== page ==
Now for the rest of the DHR:

DHR TT 003

The Siliguri-Kishanganj Extension and the Teesta Valley Extension were built later (dates given below). The Kishanganj line provided a connection to MG trains from Barsoi and Katihar side. Being in the plains, it did not need the special B class engines but used more conventional ones. Apart from the usual 4-6-2s, there was also a Garratt.

This line became the starting point of the Assam Rail Link, enabling MG trains from the Katihar side to enter northern Bengal. Note that many of the stations (including Naksalbari and Baghdogra) became part of the MG line though there were some changes in alignment. For instance, the new MG line went directly from Matigara to the new Siliguri Jn without crossing Panchanai (where the station was demolished).

The Teesta Valley Extension had an unfortunate end. Initially the Assam Rail Link followed it up to Sevoke. There was a mixed gauge line from the new Siliguri Jn to Sevoke. Here the TV line turned north while the new MG line crossed the Teesta just east of the station and continued eastward to join the existing MG system at a place which became known as New Mal Jn, and finally to Fakiragram and beyond.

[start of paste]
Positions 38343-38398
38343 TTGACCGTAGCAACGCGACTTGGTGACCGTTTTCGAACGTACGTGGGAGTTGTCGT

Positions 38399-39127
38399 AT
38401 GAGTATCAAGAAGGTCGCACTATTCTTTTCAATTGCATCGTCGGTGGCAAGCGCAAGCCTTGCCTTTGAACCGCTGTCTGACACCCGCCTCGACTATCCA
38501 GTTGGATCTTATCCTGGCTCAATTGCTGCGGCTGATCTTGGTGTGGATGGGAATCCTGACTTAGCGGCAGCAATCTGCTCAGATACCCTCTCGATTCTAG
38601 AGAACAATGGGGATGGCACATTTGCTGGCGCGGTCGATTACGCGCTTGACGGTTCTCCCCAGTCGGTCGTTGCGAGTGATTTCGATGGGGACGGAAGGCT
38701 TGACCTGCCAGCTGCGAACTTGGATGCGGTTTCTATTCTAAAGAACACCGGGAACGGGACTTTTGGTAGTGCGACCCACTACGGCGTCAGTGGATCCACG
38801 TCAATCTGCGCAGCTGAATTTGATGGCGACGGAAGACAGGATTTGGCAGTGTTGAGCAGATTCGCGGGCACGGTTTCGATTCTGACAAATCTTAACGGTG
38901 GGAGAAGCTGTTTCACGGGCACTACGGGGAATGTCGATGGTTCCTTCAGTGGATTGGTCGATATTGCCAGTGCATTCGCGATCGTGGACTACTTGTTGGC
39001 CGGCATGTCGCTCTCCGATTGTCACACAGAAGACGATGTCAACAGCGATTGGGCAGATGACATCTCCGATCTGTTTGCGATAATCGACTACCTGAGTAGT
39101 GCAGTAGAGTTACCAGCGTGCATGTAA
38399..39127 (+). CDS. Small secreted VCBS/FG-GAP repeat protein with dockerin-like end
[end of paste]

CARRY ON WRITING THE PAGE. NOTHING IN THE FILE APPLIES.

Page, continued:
The terminus at Gielle Khola seems to have been known as Kalimpong Road in the earlier days. A ropeway connected this station to Kalimpong.

But this line did not last long after Independence. Severe flooding damage occurred in early 1950 which resulted in the line being closed permanently. Though the tracks ran close to the highway towards Kalimpong and Gangtok, you are not likely to see any trace of the line now unless you take the help of local experts. And the NG line from Siliguri to Sivok was pulled up as it no longer had any purpose, leaving a pure MG line behind. In the  2000s the entire MG route in this area was converted to BG.

Some historical notes here:

DHR History 001

Note the stamp issued in 1982.

The above information is from a nice little booklet called “A guide to the Darjeeling Himalayan Railway” by Richard Wallace, first edition in 2000. There is a more detailed second edition published in 2009.

There is another useful book by R.R. Bhandari which may be available at the bookstall at the National Rail Museum at Delhi.

Numerous other books (mainly of British origin) are also there. Some may be available from bookshops in Kolkata and the Darjeeling area.

Other useful links include:

https://en.wikipedia.org/wiki/Darjeeling_Himalayan_Railway

and

https://abn397.wordpress.com/2015/01/30/railway-history-construction-of-the-assam-rail-link/

 

 

 

 

 

For whom the bell tolls

This has nothing to do with Hemingway’s novel, though it will appear again at the end.

There used to be a railway station called Ghanta, on the narrow gauge line from Champaner Road to Pani Mines in Gujarat: